Another major U.S. military base is requiring soldiers who live off the premises to provide descriptions, serial numbers, calibers, makes and models of any of the guns they own privately, and do not take onto the premises of the installation.

According to a copy of a “Weapons Registration Form” submitted to WND by a soldier from Fort Bliss in Texas, the soldiers have to provide their own information including Social Security number, a physical description and addresses and telephone numbers, along with the serial number, type, action, make, caliber, finish, location stored, model, overall length and barrel description of each weapon they own.

Base public information officer Jean Offutt told WND that registration of privately owned weapons is suggested and recommended, but there’s no enforcement procedures available to the military if someone chooses not to submit that off-post information.

However, the form used for the registrations states in one paragraph, “Soldiers who reside off post will register all privately owned weapons/firearms with the PMO. This requirement applies whether or not the service member intends to bring the weapon onto the installation for any recreational or other use.”

A spokesman at Army headquarters, Lt. Col. Lee Packnett, told WND that he wasn’t aware of a systemwide effort to have solders’ privately owned weapons registered, but confirmed that individual installations could be taking that action.

WND reported several months ago when a military commander at Fort Campbell in Kentucky demanded his soldiers give him the registration numbers of any guns they own privately and then reveal where they are stored.

The order was stopped, according to base officials, when it was discovered the commander was not “acting within his authority.”

The original order was issued on the letterhead of Charlie Company, 3rd Battalion, 187th Infantry Regiment and said effective March 11, any soldier with a “privately owned weapon” was required to submit the information, along with any information about any concealed carry permit the soldier may have, and what state issued the permit.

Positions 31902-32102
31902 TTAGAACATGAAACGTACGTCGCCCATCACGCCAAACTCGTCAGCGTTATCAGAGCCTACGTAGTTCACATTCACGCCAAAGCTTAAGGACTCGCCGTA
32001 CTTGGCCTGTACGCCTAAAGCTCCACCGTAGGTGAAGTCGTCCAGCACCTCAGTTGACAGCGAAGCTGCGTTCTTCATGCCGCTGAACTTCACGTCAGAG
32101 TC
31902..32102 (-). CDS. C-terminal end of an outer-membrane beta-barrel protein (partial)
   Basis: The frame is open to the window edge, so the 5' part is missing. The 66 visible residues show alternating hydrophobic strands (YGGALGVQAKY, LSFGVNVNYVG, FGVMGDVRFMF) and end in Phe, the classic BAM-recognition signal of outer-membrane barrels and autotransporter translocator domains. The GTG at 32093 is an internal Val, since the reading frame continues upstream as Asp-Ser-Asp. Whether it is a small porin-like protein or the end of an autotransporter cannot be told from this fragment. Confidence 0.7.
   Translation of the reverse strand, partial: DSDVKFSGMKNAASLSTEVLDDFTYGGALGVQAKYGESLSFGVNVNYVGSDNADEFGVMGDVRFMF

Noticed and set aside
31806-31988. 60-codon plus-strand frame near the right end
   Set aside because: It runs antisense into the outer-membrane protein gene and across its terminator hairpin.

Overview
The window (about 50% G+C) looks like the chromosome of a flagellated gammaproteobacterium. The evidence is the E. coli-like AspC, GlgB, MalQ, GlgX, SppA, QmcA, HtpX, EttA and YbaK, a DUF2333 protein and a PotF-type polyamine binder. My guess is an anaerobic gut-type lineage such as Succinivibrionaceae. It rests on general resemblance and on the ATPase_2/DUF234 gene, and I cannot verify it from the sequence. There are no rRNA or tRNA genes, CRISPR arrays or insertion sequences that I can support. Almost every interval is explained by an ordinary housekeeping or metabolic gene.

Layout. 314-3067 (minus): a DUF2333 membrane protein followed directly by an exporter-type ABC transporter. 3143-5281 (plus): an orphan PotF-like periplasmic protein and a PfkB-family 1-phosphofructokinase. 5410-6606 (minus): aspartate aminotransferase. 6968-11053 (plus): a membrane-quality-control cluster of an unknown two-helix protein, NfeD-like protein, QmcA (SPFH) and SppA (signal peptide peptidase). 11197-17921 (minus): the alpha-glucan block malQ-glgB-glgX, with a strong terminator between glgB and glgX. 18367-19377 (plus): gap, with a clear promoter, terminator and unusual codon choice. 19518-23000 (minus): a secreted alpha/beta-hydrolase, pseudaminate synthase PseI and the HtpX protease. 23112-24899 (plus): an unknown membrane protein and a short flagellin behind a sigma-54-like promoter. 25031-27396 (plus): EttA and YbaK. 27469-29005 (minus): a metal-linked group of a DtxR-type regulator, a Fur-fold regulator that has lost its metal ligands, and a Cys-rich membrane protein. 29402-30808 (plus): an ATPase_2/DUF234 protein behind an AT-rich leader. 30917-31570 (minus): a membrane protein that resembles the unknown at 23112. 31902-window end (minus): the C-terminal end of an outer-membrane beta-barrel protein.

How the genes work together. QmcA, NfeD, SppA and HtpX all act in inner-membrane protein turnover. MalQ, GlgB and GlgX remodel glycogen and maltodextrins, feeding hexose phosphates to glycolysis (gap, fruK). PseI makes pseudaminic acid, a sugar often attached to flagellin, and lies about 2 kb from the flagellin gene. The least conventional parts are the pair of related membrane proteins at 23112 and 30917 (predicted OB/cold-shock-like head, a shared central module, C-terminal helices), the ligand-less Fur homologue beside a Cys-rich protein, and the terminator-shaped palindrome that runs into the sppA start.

Further, the rule warned, “If any soldier comes into possession of a Privately Owned Weapon following the effective date of this memorandum, he is required to inform the Chain of Command of the above information.”

One soldier who objected to the demands circulated the memo, commenting that he lives off post.

“It just seems a little coincidental to me that within 90 days the most anti-firearm president in history is inaugurated, some of the nastiest anti-firearm laws are put on the table in Washington, and then the Army comes around wanting what amounts to a registration on all firearms, even if they are off post, and doesn’t provide any reason or purpose as to why,” the soldier said.

At that time base spokeswoman Cathy Gramling told WND the letter apparently was a mistake. She said the base requires anyone bringing a privately owned weapon onto the installation to register it.

A soldier who returned to Fort Bliss from his third tour of duty in the Middle East and was handed the registration form contacted WND about the latest situation. He requested anonymity.

He said he was appalled by what happened, and many of his fellow soldiers are too.

The soldier questioned the jurisdiction that military officials would have off-base. Offutt told WND that in fact, there is no requirement, despite what the form states.

“They’re also asked to register their weapons even if they keep them off poast,” she said. “That’s very difficult to enforce. There’s no jurisdiction for the military off the installation.”

She said she would request an explanation from base officers for the mandatory reporting requirements on the base form. She later confirmed to WND base commanders had affirmed the policy of requiring off-post guns to be registered on the base, but also said the base has no jurisdiction outside its borders, and the only way a problem would come to their attention is if something happened.

She said one of the reasons behind the policy is that the military wants to take “a close look” at those who have access to weapons. She described the registration as a “safety and security” issue.

Second Amendment advocates have been alarmed in recent months since President Obama took office by a series of actions, including his advocacy of an international treaty that could require those who reload their ammunition to obtain federal permits for that.

There also have been several legislative proposals introduced in Congress, including one that would require a fee and fingerprints for a type of national registration of guns.

The Department of Defense also implemented a policy that limited the supply of ammunition available to the private gun owners by requiring destruction of fired military cartridge brass, a move that was reversed shortly after it became public.

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